To answer your question, I can say that it is quite hard to identify the shared context in visual and multimodal forms of irony. At the core of these particular types of irony is rather the incongruity between what is depicted in the visual image and, usually, the caption and/or the character comments. So, we have an interplay between the visual and the verbal modes. But, sometimes the mismatch lies within the visual scenario itself without any verbal elements coming into play. This is very revealing about the structural patterns of irony across its diverse forms.
    Best regards

  • Debbie Cabral

    Hi, Sabrina!
    Thank you for your poster. I am sorry I can’t help much with your questions, but I wanted to echo what has been said about the role context plays in political cartoons! Sometimes it was just a sentence in a speech that resulted in that cartoon. Would you have access to newspapers from the time you are studying to help you grasp what led to the cartoon? It would be loads of work, but I think it could be useful for the ones which are not as clear.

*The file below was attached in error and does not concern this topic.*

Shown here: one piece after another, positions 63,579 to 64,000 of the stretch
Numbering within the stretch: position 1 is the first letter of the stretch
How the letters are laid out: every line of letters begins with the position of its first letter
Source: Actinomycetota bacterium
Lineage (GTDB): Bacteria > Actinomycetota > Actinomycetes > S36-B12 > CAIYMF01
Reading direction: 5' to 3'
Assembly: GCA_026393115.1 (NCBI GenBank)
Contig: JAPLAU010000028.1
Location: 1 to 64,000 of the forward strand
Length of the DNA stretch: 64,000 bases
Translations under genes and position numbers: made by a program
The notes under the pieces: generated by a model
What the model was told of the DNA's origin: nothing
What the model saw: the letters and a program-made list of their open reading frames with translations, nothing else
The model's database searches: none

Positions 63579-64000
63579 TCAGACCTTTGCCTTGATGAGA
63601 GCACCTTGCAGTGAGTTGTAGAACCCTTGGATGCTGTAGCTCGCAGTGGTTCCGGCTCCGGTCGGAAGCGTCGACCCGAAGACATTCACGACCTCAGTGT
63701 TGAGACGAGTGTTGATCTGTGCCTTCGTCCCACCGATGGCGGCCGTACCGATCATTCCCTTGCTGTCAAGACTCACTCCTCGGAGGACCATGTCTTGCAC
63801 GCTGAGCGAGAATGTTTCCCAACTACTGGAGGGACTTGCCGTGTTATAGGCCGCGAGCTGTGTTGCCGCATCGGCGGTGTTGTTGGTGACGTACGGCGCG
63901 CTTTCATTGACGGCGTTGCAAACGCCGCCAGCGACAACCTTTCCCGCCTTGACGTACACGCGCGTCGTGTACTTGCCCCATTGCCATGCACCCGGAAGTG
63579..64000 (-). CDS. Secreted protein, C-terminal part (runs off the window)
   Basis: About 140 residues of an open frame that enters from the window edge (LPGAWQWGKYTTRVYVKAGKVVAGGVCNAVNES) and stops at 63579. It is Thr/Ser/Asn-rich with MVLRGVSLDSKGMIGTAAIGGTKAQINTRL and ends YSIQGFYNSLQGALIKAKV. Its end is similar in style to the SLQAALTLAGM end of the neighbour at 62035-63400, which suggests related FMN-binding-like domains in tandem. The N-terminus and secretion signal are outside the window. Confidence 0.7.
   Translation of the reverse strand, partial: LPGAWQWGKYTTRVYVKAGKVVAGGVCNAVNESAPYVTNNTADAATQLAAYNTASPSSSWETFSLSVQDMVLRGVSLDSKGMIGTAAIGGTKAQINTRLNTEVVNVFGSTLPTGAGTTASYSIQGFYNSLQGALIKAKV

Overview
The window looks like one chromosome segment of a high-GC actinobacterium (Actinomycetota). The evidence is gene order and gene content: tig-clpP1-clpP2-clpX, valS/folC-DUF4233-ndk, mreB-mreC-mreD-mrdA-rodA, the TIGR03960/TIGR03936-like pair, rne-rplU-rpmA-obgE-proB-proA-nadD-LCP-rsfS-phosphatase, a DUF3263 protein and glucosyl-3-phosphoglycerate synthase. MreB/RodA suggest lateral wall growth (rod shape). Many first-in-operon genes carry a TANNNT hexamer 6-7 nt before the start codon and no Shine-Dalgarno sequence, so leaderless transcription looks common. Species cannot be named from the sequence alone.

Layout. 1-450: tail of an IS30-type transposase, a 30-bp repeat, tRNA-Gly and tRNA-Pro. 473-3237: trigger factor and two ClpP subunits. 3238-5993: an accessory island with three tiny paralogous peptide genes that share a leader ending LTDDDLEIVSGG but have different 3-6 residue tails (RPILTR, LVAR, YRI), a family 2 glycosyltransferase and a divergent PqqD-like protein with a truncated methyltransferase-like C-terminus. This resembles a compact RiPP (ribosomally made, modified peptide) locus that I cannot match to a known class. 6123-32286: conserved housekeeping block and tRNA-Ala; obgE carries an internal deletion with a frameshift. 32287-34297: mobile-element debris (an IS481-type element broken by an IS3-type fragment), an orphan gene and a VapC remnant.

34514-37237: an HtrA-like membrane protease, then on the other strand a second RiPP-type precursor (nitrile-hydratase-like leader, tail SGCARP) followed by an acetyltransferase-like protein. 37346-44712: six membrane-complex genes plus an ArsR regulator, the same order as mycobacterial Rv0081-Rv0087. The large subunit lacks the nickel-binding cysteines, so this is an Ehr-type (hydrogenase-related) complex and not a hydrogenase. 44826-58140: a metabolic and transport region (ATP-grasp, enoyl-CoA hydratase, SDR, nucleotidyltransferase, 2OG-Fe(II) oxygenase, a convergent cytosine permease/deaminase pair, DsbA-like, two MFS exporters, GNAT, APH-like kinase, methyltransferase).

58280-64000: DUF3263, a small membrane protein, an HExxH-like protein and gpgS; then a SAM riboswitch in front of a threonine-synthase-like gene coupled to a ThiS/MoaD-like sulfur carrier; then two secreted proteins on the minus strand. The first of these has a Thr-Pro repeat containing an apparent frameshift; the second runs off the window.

Also, it got me thinking on how genres “age”. If you get a novel from 30 years ago, there would probably be very little that you couldn’t grasp. If you got a prescription, it would probably be the same. But political cartoons don’t “age well”, I guess.
    When I taught the concept of genre back in Brazil I’d make a difference between political cartoons (charges in Portuguese) and those comic strips (tirinhas in Portuguese) and, besides the format of one picture or a sequence of pictures, the biggest difference was related to the topic they approached. Comic strips “age better” because they talk about more general topic like “marriage”, “childhood”, “adulthood”, whereas political cartoons are based on a very specific event from a very specific time.